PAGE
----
You can and will attract butterflies, hummingbirds, song birds, hover-flies, other insects and small mammals to your wildlife gardens.
What more could a budding naturalist want?
The beautiful orange colors of Butterfly weed (Below) attracts Monarch butterflies for both nectar and as a needed host plant.
The red colors of sages attract hummingbirds and so on.
For the first few years of having my own yard and gardens, I had the need to get just about anything and everything when it came to perennials and plants that bloomed.
The more color the better (I hadn't discovered the true beauty of just yet).
If it was different, I had to have it.
You've probably been there.
Planting flowers every where.
Throw on some weed killer and plant food and stand back.
Like me, you probably didn't understand why some of your flowers thrived while others struggled and eventually died off.
After all, the plants are zone hardy for your region, right?
Thankfully, this lasted only a few years for me.
As I grew more aware of my passions and habitats, I became more aware of things around me and what I could do to improve my yard.
Through study and research, I learned a lot.
Just because tags say flowers are zone hardy, doesn't mean they will thrive in my region, yet alone my yard.
All plants, from trees, shrubs, flowers, grasses etc. have preferences. Certain conditions they need to thrive in.
Sun, shade, dry conditions, extra water, and wet feet.
What about soil conditions?
Some plants do well in clay while others need a sandy loam.
Some plants require acid soil while others need alkaline soil.
No wonder some of my flowers never made it.
What's going on, I thought.
How am I going to attract the wildlife I want when I can't keep certain plants alive for more than one year.
I studied and I learned.
I took several classes and continue with the research.
As I became more aware of the environment around me, I planned yards and gardens accordingly.
Now, as a "Michigan Certified Nurseryman," "Wildlife Habitat Naturalist" and "Master Naturalist", and more, I now know what is what. I grow and purchase native flowers and plants.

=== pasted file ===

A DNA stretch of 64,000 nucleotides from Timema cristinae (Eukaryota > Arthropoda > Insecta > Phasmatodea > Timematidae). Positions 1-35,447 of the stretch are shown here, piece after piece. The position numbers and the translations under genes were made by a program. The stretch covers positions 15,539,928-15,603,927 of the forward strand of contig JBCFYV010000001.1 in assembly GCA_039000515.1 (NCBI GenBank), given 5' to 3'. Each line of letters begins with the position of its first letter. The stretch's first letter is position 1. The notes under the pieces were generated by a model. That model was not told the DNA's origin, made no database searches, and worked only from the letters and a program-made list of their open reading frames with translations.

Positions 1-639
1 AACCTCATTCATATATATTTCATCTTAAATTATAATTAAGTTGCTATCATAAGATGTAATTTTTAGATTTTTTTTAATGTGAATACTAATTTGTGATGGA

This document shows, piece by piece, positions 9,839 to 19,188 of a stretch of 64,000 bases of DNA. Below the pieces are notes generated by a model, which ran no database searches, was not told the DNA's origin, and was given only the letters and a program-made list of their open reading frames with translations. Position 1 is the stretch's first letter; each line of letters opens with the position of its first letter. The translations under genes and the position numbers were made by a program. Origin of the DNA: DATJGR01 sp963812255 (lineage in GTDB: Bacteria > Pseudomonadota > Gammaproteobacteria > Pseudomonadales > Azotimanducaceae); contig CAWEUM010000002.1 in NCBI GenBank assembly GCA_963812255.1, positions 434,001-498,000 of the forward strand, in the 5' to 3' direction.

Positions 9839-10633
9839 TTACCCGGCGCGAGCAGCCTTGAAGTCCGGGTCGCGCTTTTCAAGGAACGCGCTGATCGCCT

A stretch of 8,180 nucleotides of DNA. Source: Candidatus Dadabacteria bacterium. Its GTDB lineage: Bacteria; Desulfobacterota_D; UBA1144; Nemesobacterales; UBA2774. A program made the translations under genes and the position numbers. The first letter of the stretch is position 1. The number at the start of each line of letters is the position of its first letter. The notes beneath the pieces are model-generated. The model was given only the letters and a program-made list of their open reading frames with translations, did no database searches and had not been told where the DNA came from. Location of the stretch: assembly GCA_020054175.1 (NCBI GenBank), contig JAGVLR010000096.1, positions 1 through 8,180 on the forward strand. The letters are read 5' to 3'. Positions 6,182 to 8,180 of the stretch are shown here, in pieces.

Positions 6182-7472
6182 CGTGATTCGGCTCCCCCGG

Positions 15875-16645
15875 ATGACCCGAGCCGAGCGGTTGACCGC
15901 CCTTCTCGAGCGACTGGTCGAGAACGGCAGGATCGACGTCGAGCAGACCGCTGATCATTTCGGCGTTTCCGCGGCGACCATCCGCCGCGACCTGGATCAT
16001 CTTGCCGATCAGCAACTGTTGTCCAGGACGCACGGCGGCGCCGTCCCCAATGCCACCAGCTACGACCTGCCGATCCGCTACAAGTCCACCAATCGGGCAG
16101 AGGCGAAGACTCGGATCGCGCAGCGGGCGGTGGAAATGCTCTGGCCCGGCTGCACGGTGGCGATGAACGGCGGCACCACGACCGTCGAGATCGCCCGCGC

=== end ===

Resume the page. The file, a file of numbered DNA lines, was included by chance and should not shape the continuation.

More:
Not just plant of North America, but to my state and if possible, more localized, Kent county, Michigan.
Plants and flowers that are indigenous are more resistant to fluctuations in weather and some thrive on neglect.
They can handle to much rain or not enough rain.
Many can tolerate when it's to hot or to cold.
Indigenous plants also have a tendency to be more disease resistant and can handle different soil conditions.
Native Flowers attract all sorts of wildlife because that is what they are looking for and often require.
I don't have the space to name all the flowers in your region, but I can give you an idea of some attractive natives you can grow in your gardens.
Several perennials can be found through out much of North America. Others span several regions and yet some are localized.
It may be wise to check other growing regions for different native plants that you can plant in your wildlife gardens.
Remember to plant like need plants, with like need plants.
For example: Full sun with full sun, high water needs with high water needs.
Don't plant sun loving plants in the shade or plant something with high water requirements with drought tolerant flowers and shrubs.
For more assistance, check with a county agent or your regional Department of Natural Resources.
Of course you can leave room for some of your old favorites and be sure to put some of your personality into your wildlife gardens.
A Closing Thought:
Research shows, that native insects rarely eat nonnative plants. Thee insects don't have the enzymes required to digest the leaves of exotics. When alien flowers take over our Native Flowers and plants, the insects lose their food sources and their numbers drop.
Since many birds feed on insects and feed insects or insect larvae to their young, .........when insects decline, so do the birds populations.
Native Flowers of the Northeast and Great Lakes
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